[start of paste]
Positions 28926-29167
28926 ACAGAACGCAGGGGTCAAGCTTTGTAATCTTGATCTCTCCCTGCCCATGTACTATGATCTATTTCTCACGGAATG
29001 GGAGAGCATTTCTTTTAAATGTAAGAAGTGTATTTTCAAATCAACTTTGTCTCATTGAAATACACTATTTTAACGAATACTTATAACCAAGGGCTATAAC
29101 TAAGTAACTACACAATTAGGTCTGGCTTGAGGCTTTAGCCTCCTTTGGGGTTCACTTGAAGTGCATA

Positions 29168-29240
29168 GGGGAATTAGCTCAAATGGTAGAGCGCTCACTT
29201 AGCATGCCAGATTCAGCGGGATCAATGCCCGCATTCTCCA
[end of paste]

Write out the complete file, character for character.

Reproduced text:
Positions 28926-29167
28926 ACAGAACGCAGGGGTCAAGCTTTGTAATCTTGATCTCTCCCTGCCCATGTACTATGATCTATTTCTCACGGAATG
29001 GGAGAGCATTTCTTTTAAATGTAAGAAGTGTATTTTCAAATCAACTTTGTCTCATTGAAATACACTATTTTAACGAATACTTATAACCAAGGGCTATAAC
29101 TAAGTAACTACACAATTAGGTCTGGCTTGAGGCTTTAGCCTCCTTTGGGGTTCACTTGAAGTGCATA

Positions 29168-29240
29168 GGGGAATTAGCTCAAATGGTAGAGCGCTCACTT
29201 AGCATGCCAGATTCAGCGGGATCAATGCCCGCATTCTCCA